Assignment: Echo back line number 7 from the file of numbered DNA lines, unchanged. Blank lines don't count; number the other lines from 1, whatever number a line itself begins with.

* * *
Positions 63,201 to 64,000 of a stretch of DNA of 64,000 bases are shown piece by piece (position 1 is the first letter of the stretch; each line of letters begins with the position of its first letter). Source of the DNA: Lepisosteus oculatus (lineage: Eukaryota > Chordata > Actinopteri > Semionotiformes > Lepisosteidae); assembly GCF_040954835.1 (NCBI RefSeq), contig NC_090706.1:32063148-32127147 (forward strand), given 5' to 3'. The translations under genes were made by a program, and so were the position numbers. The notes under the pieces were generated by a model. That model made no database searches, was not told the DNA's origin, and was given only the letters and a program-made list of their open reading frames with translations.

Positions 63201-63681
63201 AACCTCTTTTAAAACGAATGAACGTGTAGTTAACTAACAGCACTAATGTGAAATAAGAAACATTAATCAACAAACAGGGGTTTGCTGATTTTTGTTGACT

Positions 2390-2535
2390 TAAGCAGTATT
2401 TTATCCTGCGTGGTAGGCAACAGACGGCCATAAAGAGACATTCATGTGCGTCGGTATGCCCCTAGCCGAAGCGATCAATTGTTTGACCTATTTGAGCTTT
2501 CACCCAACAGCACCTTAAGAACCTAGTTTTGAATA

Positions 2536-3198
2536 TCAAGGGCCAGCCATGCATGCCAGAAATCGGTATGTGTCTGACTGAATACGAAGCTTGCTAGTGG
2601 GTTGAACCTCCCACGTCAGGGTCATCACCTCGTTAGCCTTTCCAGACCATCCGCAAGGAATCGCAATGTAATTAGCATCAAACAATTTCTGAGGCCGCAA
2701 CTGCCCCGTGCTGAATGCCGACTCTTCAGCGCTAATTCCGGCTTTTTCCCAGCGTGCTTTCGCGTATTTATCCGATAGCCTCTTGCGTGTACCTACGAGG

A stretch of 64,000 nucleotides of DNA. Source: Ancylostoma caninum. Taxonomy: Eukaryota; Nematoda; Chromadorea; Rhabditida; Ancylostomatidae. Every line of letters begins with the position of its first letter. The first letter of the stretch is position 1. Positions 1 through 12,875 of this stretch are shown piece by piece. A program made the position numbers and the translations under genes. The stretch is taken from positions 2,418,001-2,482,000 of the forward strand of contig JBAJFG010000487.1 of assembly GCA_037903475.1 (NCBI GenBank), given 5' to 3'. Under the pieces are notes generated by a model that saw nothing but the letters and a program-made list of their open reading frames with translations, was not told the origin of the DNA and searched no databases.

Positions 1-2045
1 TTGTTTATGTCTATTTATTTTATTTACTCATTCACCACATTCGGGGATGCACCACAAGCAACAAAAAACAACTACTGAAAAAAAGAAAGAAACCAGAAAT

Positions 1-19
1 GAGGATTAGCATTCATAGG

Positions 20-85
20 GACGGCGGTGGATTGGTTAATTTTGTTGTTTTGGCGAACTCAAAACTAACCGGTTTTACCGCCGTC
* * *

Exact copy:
2501 CACCCAACAGCACCTTAAGAACCTAGTTTTGAATA